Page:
Scientists from Michigan Technological University have discovered a new source of the highest-energy photons in the cosmos, shooting from a microquasar 15,000 light years from Earth.
Publishing their findings in the journal Nature, the researchers say that the discovery could shed light on some of the biggest phenomena in the known universe.
They found that the gamma rays beaming from the microquasar, known as SS 433, are among the brawniest photons ever observed - about 25 trillion times more energetic than visible light. They were detected at the High-Altitude Water Cherenkov Gamma-Ray (HAWC) Observatory, in Mexico.
The HAWC Observatory is the most sensitive instrument for photons at these very high energies
The scientists claimed it is a special find because such photons are typically born only in the most extreme environments, including quasars, the massive black holes at the centres of galaxies billions of light years away.
Microquasars behave like quasars, but in miniature. Quasars suck up dust and gas, while astronomers believe that SS 433 contains a black hole that sucks up stuff from a nearby companion star. They both blast out powerful jets of material in opposite directions.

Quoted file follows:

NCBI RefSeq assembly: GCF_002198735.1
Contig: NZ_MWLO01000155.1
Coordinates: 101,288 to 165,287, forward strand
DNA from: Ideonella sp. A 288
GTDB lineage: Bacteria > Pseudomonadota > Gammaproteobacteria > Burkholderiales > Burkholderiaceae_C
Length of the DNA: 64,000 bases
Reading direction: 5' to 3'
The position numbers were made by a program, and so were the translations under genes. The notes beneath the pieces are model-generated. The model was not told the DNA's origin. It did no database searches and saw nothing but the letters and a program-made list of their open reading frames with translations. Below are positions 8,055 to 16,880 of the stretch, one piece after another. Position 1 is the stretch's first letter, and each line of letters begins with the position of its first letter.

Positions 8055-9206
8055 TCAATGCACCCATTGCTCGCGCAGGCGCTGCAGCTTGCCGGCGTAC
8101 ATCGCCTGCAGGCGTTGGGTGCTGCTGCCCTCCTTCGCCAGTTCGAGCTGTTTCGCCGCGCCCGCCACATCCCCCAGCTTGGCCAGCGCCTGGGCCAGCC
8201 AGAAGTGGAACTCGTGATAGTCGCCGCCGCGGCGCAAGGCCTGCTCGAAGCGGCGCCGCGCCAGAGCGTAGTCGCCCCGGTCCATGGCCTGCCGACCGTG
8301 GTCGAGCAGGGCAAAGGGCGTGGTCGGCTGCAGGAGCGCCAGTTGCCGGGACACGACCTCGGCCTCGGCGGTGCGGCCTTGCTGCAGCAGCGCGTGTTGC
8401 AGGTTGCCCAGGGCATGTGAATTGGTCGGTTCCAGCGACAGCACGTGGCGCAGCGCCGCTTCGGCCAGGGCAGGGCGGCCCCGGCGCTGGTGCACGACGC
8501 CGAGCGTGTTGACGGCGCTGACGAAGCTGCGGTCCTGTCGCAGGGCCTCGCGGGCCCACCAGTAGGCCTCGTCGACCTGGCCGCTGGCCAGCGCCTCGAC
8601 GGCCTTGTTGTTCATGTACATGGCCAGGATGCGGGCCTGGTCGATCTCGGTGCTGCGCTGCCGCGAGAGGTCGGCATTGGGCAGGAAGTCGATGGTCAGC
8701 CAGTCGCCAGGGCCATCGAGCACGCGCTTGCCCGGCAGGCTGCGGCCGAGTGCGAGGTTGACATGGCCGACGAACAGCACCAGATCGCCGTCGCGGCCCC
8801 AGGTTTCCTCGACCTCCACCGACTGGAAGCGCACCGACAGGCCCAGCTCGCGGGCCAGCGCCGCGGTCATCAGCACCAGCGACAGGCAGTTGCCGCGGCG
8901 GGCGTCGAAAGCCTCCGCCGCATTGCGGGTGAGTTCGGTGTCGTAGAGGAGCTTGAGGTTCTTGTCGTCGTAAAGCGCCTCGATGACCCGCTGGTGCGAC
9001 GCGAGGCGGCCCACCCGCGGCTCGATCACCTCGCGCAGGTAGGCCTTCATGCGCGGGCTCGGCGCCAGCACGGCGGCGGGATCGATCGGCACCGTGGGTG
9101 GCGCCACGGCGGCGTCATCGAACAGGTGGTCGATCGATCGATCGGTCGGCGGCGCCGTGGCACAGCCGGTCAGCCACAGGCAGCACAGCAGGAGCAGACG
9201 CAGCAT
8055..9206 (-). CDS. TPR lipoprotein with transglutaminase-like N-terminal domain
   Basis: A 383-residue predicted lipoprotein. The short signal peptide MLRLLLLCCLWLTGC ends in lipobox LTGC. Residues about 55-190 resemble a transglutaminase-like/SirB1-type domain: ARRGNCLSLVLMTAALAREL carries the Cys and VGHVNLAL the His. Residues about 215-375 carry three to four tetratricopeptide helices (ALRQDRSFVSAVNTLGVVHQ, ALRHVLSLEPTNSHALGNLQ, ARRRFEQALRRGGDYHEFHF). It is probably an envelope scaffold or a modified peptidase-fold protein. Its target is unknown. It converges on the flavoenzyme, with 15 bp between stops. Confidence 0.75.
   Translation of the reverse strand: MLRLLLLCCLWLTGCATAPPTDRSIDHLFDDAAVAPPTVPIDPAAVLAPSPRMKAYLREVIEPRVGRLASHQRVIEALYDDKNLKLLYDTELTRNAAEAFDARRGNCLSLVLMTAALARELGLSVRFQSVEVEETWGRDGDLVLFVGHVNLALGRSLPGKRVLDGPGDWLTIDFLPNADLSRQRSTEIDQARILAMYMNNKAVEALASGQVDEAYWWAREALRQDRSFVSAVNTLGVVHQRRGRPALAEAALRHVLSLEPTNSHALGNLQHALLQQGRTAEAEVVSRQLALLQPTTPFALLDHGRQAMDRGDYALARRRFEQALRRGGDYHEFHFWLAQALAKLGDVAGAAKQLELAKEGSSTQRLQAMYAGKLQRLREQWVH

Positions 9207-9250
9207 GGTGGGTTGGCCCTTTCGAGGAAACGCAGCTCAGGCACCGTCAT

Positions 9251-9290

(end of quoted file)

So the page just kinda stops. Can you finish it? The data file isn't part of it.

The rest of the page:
SS 433's jets extend over 130 light years into space. To put that into perspective, our entire solar system is not quite two light years across.
Scientists have been studying SS 433 since the 1980s and have already detected electromagnetic radiation in the form of X-rays and radio waves coming from the ends of its jets. But they had not found any high-energy gamma rays until now and HAWC's technology made it possible.
"The HAWC Observatory is the most sensitive instrument for photons at these very high energies, and it did not begin collecting data until 2015," said Petra Huentemeyer, a professor of physics and co-author of the paper.
The new evidence strongly suggests that the powerful gamma rays were produced at the ends of the jets and not another source nearby.
"SS 433 is located in the same region of the sky as other bright sources that also emit gamma rays," added another co-author, Hao Zhou.
"With its wide field of view, HAWC is uniquely capable of separating the gamma-ray emission due to SS 433 from other background photons."
Scientists hope that studying emissions from this microquasar may offer a glimpse into the secrets of their larger cousins, Quasars, which can be millions of times bigger than the sun and the brightest known objects in the universe.
"The new findings improve our understanding of particle acceleration in the jets of microquasars," added Zhou. "They may also shed light on the physics underlying the much larger and more powerful extragalactic jets in quasars."
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